Forests: More Than Just Trees
Forests, with their lush vegetation and plentiful food resources, are a sanctuary for a diverse array of life. They house numerous endemic, rare, threatened, and endangered species, including mammals, birds, reptiles, and amphibians. These creatures play an essential role in maintaining the health of the forest by aiding in pollination, seed dispersal, and the nutrient cycle.
The Threat to Biodiversity
Despite their importance, our forests, and the biodiversity they support, are in jeopardy due to human activities. The FAO characterizes primary forests as naturally regenerated areas of native species, untouched by human activity and ecological disruption. Tragically, less than 1% of Haiti's primary forests remain, making it one of the most deforested countries globally. If we persist in this vein, we risk losing all primary forest and witnessing a mass extinction of biodiversity in Haiti within the next two decades.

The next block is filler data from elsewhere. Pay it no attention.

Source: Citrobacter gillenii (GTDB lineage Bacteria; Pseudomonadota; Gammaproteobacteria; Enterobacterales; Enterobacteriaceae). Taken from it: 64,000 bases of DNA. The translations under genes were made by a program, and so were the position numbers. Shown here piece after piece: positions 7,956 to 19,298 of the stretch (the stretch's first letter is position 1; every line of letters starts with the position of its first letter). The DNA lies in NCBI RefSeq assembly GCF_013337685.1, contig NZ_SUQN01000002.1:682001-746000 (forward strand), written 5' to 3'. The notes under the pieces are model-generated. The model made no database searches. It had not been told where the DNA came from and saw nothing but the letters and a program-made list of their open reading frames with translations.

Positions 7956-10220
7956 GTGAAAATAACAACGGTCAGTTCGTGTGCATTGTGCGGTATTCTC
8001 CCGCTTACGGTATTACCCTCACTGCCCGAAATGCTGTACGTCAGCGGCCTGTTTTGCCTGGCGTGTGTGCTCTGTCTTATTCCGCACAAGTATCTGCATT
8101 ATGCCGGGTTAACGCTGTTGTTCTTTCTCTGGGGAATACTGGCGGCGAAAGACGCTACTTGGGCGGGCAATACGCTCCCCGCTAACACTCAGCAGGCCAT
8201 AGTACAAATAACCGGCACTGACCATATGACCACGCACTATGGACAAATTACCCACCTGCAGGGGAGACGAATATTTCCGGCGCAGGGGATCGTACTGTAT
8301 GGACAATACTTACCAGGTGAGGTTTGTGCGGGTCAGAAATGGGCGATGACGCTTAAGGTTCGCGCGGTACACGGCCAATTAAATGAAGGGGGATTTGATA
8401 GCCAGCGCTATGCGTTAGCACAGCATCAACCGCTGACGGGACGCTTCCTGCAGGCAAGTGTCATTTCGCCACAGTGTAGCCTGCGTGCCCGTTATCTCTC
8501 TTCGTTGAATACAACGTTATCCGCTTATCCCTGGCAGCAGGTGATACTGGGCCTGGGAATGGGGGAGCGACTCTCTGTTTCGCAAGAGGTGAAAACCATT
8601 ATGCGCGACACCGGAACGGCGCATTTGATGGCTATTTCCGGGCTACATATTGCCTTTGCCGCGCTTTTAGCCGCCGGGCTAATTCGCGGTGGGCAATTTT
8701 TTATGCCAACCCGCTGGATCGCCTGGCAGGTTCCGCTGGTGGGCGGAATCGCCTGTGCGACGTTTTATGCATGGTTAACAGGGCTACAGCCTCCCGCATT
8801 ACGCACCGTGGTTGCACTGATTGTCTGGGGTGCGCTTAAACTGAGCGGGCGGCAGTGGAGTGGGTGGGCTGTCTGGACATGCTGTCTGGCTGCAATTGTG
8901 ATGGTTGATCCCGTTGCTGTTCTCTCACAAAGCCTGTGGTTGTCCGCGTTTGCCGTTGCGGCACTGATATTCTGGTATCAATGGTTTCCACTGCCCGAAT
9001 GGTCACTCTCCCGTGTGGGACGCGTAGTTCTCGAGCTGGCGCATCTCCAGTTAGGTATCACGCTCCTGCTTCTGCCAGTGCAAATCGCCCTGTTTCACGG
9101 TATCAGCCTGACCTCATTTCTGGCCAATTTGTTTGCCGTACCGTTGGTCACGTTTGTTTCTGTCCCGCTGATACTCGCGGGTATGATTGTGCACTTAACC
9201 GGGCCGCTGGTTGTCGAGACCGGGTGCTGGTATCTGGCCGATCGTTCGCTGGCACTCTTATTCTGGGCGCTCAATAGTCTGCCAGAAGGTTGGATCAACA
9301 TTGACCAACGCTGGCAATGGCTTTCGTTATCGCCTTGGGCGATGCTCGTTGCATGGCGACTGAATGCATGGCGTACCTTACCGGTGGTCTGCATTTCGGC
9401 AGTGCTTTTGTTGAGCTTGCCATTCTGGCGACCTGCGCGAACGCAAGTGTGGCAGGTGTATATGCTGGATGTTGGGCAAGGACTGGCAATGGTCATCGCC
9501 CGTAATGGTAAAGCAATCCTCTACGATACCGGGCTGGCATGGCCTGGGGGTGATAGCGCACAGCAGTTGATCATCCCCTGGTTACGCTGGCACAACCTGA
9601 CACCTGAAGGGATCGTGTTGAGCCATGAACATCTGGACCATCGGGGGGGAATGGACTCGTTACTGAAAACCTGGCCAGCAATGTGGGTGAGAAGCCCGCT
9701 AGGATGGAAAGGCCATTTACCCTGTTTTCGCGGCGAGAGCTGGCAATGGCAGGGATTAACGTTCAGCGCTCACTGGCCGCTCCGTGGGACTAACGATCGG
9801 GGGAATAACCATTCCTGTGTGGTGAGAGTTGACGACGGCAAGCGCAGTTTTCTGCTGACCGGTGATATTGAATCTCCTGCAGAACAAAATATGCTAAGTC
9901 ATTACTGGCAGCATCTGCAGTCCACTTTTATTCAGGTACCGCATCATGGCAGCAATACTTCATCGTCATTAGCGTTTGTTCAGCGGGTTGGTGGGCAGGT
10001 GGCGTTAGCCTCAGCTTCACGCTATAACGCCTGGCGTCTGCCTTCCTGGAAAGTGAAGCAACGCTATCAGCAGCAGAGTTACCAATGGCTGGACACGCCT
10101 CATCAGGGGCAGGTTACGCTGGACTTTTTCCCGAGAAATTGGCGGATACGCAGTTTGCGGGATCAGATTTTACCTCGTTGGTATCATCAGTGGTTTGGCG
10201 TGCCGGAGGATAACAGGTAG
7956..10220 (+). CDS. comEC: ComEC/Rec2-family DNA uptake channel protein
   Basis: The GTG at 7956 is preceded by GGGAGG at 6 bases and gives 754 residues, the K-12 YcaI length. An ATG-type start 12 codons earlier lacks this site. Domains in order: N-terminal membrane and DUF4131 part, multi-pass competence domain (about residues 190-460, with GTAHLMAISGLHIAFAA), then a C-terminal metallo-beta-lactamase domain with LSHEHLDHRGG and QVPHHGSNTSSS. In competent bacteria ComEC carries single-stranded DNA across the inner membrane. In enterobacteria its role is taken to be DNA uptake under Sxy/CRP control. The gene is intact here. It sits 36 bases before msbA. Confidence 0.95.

The Role of Secondary Forests
Secondary forests, like our food forests, offer a glimmer of hope. If protected and nurtured, they can serve as lifelines for many species, mitigating extinction threats posed by the decline of old-growth habitats. Our experience and scientific research indicate that these secondary forests are likely to play a growing role in biodiversity conservation.
Our Efforts and How You Can Help
Since we began cultivating our food forests and safeguarding these spaces, we've observed a plethora of amphibians, birds, insects, and mammals making these forests their home. You can contribute to this effort and increase the diversity of wildlife in your local forest by creating hospitable habitats. This could involve setting up piles of rocks, decaying logs, ponds, or bat houses, or even just planting more flowers to invite and support life. But above all, the most effective way to promote biodiversity is to simply allow nature the time to regenerate itself.
Join us in our mission to preserve Haiti's rich biodiversity. Together, we can make a significant difference, one forest at a time.